Dwarves of the Lonely Mountain

You Go To Find The Marsh-dwellers

In which the Five Companions encounter a sixth, and find the dripping cellars

[Retro: It had been a proper violent fight with that troll. All felt Fjiar showed genuine heroism on the offence, despite getting mightily thwacked twice, including that one so hard he opted for the knockback.
“Tóki the Trollslayer.”]

“Maybe we’ve just slain the mewlip,” ventured Yngwi, trying not to betray his eagerness to turn right around and leave the marshes immediately. But no one seemed to think that likely.

Even with their return to their campsite taking in the gathering of fuel for a second day’s smoky beacon, they were washed, bandaged and breakfasted and ready to set forth by the time the Sun — somewhere up there — was halfway to noon.
   Fjiar and Tóki kept their feet dry in Framleiðandi’s boat (on which Tóki’s repairs held up well). Yngwi, bigger than either, was happier to wade on his own two feet than to have anything to do with so small a boat. Fjiar threw him a rope to haul, and sat back to rest his aches and pains as best he could.
   Back to where Tóki had made two mattock-gouges in the form of a big X out of the bark of the tree nearest where he’d found the sunken boat, and on further south they went now.

Yngwi, with a real effort of will, surged through the slimy waters with more force than either Ecthelon or Marion could muster. And lurched onto any rising of semi-solid ground as though his life depended on it.
   He found bones. “Marsh pig” Marion concluded, but with the massive leg bones split for the marrow, and not by any blade.
   Then more bones, and sometimes brittle ancient ones jutting from deep in the clay as though the marsh had built up around them over long ages. And not just the bones of marsh-beasts, one thigh-bone, split down its length, was clearly mannish.
   No one spoke the thought alound that this might be how they would find Fram.

Then some time in the middle of the day, when Fjiar was stretching his boat-cramped legs, his foot struck something truly hard just beneath the muck. His heart rose to find anything solidity under this insipid characterless tract, and when he gleefully scooped it out to show Tóki and Yngwi, it proved to be a quarried cobble-stone of a man made roadway.
   They didn’t find any more bones for a time after that, and began to suspect they were moving further away from the lair of the murderous creatures responsible — both gratefully, but also half-dreading that the Mewlips’ lair would be exactly where they’d need to go. But Yngwi continued to scout indefatigably left and right of the company’s route, and announced the discovery that the swamp was still littered with the bones of many ancient kills everywhere except from the line of the now-submerged roadway that they followed. Tóki felt that there must be some power at work here, if only he had the lore to know what it might be. Ecthelon told that the elves of Mirkwood had warding ways to keep creatures of evil intent off their elvish paths, and he suspected a similar effect to be at work here.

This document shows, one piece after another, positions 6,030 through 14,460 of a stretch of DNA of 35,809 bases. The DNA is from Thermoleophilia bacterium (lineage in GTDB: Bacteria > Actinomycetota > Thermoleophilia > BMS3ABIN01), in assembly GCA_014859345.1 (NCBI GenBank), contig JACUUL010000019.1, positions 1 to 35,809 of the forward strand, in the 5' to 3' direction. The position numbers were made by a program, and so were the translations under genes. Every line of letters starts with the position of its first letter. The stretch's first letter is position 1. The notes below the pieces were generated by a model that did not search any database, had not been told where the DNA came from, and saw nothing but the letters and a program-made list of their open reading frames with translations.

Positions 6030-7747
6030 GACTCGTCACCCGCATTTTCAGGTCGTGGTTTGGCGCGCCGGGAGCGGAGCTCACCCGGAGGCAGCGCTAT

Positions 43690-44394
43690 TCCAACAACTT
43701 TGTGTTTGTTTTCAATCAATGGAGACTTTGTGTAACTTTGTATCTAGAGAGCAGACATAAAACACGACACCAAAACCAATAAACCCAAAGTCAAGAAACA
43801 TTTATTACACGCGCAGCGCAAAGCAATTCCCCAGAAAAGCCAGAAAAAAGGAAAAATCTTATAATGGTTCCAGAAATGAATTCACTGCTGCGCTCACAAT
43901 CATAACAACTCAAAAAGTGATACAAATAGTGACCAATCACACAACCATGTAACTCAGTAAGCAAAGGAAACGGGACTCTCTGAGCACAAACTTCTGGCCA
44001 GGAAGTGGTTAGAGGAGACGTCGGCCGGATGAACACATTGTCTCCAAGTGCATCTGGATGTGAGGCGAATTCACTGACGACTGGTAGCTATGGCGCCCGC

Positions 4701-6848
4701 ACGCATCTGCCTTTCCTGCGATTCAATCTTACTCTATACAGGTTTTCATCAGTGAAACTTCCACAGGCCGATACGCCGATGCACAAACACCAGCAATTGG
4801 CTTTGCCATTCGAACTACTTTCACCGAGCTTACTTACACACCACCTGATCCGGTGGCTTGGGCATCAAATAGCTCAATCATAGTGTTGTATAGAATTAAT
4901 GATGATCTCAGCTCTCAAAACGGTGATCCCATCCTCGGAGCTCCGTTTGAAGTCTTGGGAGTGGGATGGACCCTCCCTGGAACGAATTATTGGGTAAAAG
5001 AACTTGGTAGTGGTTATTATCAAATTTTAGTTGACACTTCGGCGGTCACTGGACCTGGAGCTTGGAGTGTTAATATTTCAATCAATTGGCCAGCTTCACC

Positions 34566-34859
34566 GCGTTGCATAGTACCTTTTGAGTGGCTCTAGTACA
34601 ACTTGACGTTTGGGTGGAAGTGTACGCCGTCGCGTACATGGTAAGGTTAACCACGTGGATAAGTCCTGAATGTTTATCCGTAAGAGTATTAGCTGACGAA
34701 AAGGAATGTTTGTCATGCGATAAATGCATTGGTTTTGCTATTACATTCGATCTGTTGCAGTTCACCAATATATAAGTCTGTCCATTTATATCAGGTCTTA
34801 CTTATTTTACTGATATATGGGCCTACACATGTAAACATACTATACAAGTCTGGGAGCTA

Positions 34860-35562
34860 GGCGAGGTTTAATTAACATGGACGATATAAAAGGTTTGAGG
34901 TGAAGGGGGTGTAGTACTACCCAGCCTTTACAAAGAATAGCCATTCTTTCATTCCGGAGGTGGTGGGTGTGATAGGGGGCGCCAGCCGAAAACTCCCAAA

They were now proceeding for better or worse along a definite course, and the lie of the land was changed sufficiently that Ecthelon thought it worthwhile to scale a tall tree and survey the roof of the forest once more. Straining his keen eyes he made out a stretch of forest a few miles off where the naked upper limbs of the trees provided a roost for a number of unmoving dark shapes which he supposed to be birds. If those are ‘gorcrows’, we may indeed hope that we are on the right course," he said on climbing back down to rejoin the others.
   As they carried on, it was Yngwi who first noticed that an ivy-draped stump was no tree, but made of masoned stone. And as they neared the point where Ecthelon had seen the birds, they passed a man-high pillar of the same construction, with an ornately carved capital. A gargoyle! For all its ancientry and vagueness, the poem of the mewlips was proving to unfold with uncanny accuracy on some details.
 

The Marsh Bell

And then as they advanced, line abreast, into where it seemed they were entering an area where a stone-built town, probably of Men, had once stood, the silence of the forest was broken by the baying of a hound. The company hastened onward, past stony humps of fallen walls where occasional arches still stood tall. It seemed to them that they could hear — or ‘almost hear’ — the tolling of a bell. They hastened their steps, Ecthelon, Marion and Fjiar pressing the pace until their line advanced practically at a run, and reached a long wall.

Ecthelon vaulted a low section where the wall had half-collapsed, and the others shortly rounded its end. They saw before them the flat expanse of a dark pool before an impressive arch built of creamy-golden stone, and there on the strand was a green-clad traveller beset by a wolfhound, pulling him back by a mouthful of his cloak as seemed to want to escape it by entering the water of the pool.
   “Ho, stranger. Stand fast and give your name or my friends will kill you.”
There came a splash from the end of their line where Ecthelon dove into the pool. Fjiar and Marion also seemed oblivious to the stranger, seeking to enter the pool themselves even without the need to escape the attack of any hound.
   “Snap out of it!” Yngwi bellowed, slapping Fjiar across the face. The Firebeard impassively failed even to notice that he had been struck, and Ygnwi was forced to put all his strength [Hope, refunded for saving his Fellowship Focus] into seizing Fjiar in a wrestling hold.
   Tóki threw himself upon Marion, desperately tackling the huge Beorning woman in the first few feet of the pool’s shallows and shouting in her face. “There’s enchantment here!” he hollered. “Fight it! You’ mustn’t go into the water.!” {Hope] Her glazed eyes slowly cleared, and took on a healthy expression of alarm, but Tóki has no time to explain. He turned to swim out past where Fjiar waded in his mail hauberk after Ecthelon, whose underwater progress showed only in a trail of bubbles on the surface of the pool, rapidly winking out.